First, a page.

Importantly, we note a growing trend among a number of leading audit committees that are voluntarily addressing the need for enhanced audit committee reporting in order to strengthen confidence and communication. We give examples of their disclosure language, pulled directly from 2013 proxy statements, which demonstrate emerging practices in key areas. While not intending to be prescriptive or suggest a mandate, these leading disclosure examples provide benchmarks that other audit committees can use to evaluate how effectively their own disclosures:

Clarify the scope of the audit committee’s duties ?

Clearly define the audit committee’s composition

Provide relevant information about:
» Factors considered when selecting or reappointing an audit firm
» Selection of the lead audit engagement partner
» Factors considered when determining auditor compensation
» How the committee oversees the external auditor
» The evaluation of the external auditor
... we believe audit committees should critically evaluate their disclosures and carefully consider whether improvements can be made to provide investors with more relevant information that conveys that an informed, actively engaged and independent audit committee is carrying out its duties. If so, we encourage audit committees to begin taking the necessary steps with those charged with governance in their organizations to strengthen such disclosures accordingly. We recognize that some disclosures about audit committee-related activities may appear outside the audit committee report, elsewhere in the proxy statement, in the annual report, or on a company’s website. However, a complete understanding of the audit committee’s activities would require a close analysis of the information in each of these different places. For investors, navigating and mining for information across disparate sources is likely suboptimal. We encourage audit committees and boards to take a fresh look at the format and, in some cases, the different channels that communicate audit committee-related activities and strive to streamline, link to, or consolidate where possible.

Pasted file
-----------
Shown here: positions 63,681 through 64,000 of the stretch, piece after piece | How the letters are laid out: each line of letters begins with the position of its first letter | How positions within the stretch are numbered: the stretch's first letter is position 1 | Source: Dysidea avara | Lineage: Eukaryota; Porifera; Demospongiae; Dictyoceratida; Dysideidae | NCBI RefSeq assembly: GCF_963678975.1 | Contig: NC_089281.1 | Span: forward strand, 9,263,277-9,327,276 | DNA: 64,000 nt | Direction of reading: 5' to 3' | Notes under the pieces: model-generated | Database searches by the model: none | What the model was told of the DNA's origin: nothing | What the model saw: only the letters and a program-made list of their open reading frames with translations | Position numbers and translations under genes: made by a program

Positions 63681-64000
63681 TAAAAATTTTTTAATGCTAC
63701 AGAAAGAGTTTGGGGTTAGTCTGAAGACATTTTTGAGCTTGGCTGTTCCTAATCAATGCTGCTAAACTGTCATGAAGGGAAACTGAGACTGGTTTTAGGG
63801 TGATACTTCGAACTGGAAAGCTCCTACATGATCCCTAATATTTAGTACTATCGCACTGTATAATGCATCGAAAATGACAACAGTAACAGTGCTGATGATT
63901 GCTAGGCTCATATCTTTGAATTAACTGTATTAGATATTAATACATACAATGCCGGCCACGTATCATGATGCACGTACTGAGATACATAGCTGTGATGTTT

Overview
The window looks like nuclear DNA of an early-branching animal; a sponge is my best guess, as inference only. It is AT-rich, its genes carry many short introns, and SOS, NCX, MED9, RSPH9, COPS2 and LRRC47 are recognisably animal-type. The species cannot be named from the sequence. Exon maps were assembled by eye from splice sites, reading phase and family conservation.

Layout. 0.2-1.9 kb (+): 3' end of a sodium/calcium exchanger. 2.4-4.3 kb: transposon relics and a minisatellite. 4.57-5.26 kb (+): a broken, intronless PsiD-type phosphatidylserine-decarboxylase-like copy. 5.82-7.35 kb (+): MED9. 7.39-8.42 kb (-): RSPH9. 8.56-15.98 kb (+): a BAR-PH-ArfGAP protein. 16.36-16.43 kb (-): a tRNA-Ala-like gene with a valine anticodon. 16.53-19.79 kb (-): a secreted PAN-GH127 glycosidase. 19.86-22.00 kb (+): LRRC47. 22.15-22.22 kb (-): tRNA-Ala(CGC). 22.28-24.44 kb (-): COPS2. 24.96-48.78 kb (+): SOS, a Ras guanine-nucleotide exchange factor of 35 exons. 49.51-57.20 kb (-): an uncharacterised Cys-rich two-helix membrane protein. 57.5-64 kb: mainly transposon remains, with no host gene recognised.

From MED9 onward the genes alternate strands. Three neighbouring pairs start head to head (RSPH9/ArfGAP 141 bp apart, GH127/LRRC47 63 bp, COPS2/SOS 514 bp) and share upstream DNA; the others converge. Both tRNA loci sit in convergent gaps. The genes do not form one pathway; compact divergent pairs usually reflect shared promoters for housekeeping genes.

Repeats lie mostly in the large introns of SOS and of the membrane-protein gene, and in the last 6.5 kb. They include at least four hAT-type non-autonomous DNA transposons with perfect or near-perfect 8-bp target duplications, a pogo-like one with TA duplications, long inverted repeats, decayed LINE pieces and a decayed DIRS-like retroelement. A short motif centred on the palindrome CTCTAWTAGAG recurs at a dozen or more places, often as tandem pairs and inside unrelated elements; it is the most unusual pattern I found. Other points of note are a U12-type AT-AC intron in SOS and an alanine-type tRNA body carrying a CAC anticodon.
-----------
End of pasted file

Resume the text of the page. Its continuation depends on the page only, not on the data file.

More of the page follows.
Cindy Fornelli, executive director of the Center for Audit Quality (one of the groups that collaborated on the Call to Action report), said in a recent webcast that audit committees would be wise to step up their voluntary disclosures as a way to minimize the demand for new requirements. “Demonstrate to lawmakers that additional requirements are not necessary so you don’t end up with a one-size-fits-all approach,” she said. “Voluntary disclosure allows companies to tailor the disclosures to fit their company.”

In Scanlon’s view, audit committees likely will not quarrel with a requirement to disclose many of the pieces of information that some audit committees have voluntarily provided in recent years. “If you look at the enhancements that many large companies have made over the past year or two, and if those play out as mandated or encourage disclosures in the SEC’s concept release, that will be a fine thing,” he says.

Audit committees are likely to have more concern, however, if the SEC’s concept release heads down a path of requiring disclosure of what the audit committee and external auditor have discussed during the course of the year, Scanlon warns. The resistance might be similar to that raised when the PCAOB first explored having auditors provide something akin to a “discussion and analysis” in audit reports explaining the difficult issues that arose in the audit.

In White’s view, requiring audit committees to name engagement partners would address the biggest obstacle the PCAOB has encountered: the continued insistence that naming engagement partners in the audit report would expose auditors to increased liability. “Putting it in the audit committee disclosure in the proxy statement is one way to deal with the problem,” he says.

Scanlon believes the identification of the engagement partner will continue to be the disclosure hot potato. “I would be surprised if the SEC’s concept release went down that path,” he says. “Identifying the engagement partner is a tricky issue for liability reasons.”

Mark Cheffers, CEO at Audit Analytics, said during a webcast that Mary Jo White’s public remarks indicating the importance of high-functioning audit committees suggests that audit committees can expect more on their plates soon. “This to me foreshadows what I would consider to be increasing amounts of fiduciary and statutory obligations coming their way,” he said. “Audit committees are about to get more and more responsibility, and more and more exposure.”